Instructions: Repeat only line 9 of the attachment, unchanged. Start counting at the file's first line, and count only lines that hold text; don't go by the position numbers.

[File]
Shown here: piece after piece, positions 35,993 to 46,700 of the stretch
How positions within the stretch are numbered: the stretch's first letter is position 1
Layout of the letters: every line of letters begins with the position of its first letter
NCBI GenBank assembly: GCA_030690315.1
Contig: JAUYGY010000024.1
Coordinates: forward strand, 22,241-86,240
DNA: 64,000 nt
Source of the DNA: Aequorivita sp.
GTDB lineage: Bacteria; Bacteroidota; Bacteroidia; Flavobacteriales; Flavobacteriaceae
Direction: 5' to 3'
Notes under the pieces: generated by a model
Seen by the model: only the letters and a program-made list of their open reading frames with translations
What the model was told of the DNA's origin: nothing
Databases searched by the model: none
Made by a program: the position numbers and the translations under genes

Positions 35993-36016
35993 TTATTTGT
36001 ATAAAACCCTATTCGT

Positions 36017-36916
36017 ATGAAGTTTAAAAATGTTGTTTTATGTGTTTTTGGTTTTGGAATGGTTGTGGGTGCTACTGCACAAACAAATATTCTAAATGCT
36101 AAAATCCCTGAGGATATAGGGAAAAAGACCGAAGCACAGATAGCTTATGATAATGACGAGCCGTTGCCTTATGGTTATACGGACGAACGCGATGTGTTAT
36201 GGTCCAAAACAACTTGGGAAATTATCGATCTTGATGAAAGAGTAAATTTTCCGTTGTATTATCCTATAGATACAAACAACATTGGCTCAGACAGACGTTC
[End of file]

GTDB lineage: Bacteria; Bacteroidota; Bacteroidia; Flavobacteriales; Flavobacteriaceae